But at first I didn’t get this. I saw the explicit paeans to “reason” given by the modern codifiers, and the language of natural rights and the Enlightenment. At first I thought–hey, these civil codes are more libertarian, since it’s an explicit attempt of the human mind to set down, in coherent, codified, written form, a code of law and justice. I discussed this with one of my professors–John Devlin, a wonderful professor who, though somewhat of a liberal had Hayek’s Law, Legislation and Liberty on his bookshelf in his office–who was from a common law state (New York) and who suggested I read Oliver Wendell Holmes’s The Common Law, and other works, which I did. This left me thoroughly confused for a while, since aspects of the common law also seemed to be superior to the civil law’s legislated codification approach. It was not until later, after I had more distance from Rand and more exposure to libertarian theory, Austrian economics, and other writings such as Bruno Leoni’s Freedom and the Law and Giovanni Sartori’s Liberty and Law, that I developed my current view–as expressed in my 1995 JLS article noted above. Which is that the original Roman law and English common law, both decentralized systems, are vastly superior to today’s legislation based, positivistic, codified legal systems–and that as between Roman and common law, the Roman law is more fascinating to me and seems superior in many respects.
And over the years I keep noticing cases of this. To which I now turn. The first example is Jesús Huerta de Soto’s fantastic book Money, Bank Credit, and Economic Cycles, which draws on Roman legal concepts (such as irregular deposit) to explain and clarify the issues surrounding fractional-reserve banking–narrowing the wiggle room of ambiguity that FRB proponents operate within.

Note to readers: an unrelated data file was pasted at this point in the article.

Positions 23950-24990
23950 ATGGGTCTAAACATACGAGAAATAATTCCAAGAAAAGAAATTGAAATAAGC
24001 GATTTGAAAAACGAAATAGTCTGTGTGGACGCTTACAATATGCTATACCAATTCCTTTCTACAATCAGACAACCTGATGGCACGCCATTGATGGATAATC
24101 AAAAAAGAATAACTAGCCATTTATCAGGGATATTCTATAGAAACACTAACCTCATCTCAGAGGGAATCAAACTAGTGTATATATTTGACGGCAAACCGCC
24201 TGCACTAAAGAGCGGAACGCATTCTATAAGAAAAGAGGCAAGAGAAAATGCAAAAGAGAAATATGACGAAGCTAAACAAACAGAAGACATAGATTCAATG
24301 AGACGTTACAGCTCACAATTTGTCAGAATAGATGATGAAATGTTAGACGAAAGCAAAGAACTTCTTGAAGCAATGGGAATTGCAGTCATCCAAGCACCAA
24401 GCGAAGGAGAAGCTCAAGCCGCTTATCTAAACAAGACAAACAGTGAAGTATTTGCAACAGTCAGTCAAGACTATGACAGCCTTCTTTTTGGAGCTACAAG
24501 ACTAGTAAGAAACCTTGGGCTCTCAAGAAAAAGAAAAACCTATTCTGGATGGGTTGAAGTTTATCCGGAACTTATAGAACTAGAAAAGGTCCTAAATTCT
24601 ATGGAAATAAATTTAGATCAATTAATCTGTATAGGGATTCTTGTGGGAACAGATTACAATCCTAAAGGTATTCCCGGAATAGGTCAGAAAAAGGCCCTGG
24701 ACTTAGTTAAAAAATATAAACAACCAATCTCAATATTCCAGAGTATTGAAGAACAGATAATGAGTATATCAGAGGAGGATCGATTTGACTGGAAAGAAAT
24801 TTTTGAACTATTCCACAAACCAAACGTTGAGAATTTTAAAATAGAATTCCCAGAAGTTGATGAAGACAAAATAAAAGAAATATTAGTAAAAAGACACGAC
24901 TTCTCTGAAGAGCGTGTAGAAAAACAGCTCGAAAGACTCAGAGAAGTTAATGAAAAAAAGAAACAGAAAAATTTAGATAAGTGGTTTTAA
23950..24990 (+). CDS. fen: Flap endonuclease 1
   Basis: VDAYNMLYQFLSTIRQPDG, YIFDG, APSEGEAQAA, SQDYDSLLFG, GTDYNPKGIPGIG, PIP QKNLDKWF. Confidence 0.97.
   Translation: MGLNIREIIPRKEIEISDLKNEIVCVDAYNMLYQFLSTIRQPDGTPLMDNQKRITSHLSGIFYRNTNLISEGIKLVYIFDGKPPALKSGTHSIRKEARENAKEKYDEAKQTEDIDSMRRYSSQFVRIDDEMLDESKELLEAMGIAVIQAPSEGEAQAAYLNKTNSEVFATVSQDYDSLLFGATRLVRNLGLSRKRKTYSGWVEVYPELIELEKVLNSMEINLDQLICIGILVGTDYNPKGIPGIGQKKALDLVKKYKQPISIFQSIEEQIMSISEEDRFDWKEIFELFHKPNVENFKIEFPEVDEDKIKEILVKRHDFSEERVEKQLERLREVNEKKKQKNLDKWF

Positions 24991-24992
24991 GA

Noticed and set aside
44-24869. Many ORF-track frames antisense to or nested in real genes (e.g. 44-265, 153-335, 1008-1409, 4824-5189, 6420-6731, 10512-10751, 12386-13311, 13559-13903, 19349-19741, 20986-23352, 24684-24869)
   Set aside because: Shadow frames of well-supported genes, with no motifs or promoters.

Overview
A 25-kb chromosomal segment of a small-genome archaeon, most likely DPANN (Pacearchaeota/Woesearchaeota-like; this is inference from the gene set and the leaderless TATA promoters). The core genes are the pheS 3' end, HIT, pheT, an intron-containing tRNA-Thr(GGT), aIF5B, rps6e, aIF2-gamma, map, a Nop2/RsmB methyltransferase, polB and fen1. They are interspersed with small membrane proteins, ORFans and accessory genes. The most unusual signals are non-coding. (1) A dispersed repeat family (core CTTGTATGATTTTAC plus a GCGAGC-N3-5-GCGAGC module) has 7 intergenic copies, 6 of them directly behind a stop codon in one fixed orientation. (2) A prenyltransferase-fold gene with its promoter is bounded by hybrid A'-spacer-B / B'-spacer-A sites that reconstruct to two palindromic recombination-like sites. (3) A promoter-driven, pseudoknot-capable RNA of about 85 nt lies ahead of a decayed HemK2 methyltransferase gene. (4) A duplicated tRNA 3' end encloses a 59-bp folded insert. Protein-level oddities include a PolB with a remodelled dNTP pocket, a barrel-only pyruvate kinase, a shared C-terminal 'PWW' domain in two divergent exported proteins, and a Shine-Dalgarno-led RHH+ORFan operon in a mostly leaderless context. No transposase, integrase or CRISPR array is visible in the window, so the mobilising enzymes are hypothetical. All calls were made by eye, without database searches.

And I am starting to think the Roman law had not only a more elegant and conceptually coherent and streamlined legal framework, but a better view of property rights and even some economic fundamentals than the common law. My entire view of property rights is heavily influenced by the idea that property simply means ownership, and this means the legal right to control a scarce resource. This sounds simple, but once you view it this way, it makes it easier to see various issues more clearly–from contract theory to intellectual property, for example. This conception of the nature of rights complements naturally the title-transfer theory of contract of Evers and Rothbard. As for IP, once you realize property rights are simply the right to control some scarce resource, it is easier to see the role of property rights being to permit conflict to be avoided in the productive use of such resources, and it is also easy to see why the first user of a resource has a better claim to it than others–the Lockean homesteading principle. It is also easier to see why one need not assume the ownership of labor for Lockean homesteading to be valid, and why the expending of labor or “creation” is not an independent source or property rights. To create something is just rearranging or changing property that you already own; it is not creating new ownership rights or new property. So the whole natural rights justification for IP just vanishes. I discuss some related issues in my post Locke, Smith, Marx and the Labor Theory of Value, where I suggest that Locke’s emphasis on ownership of labor leads to the erroneous conclusion that intellectual property is justified.
This way of looking at property rights is of course how Austro-libertarians such as Rothbard and Hoppe view it, but it is also natural to the Roman law tradition. See, for example, the comments of Professor A.N. Yiannopoulos, a world renowned civil law scholar, regarding the nature of ownership and the relationship to economic scarcity:
Property may be defined as an exclusive right to control an economic good …; it is the name of a concept that refers to the rights and obligations, privileges and restrictions that govern the relations of man with respect to things of value. People everywhere and at all times desire the possession of things that are necessary for survival or valuable by cultural definition and which, as a result of the demand placed upon them, become scarce. Laws enforced by organized society control the competition for, and guarantee the enjoyment of, these desired things. What is guaranteed to be one’s own is property… [Property rights] confer a direct and immediate authority over a thing.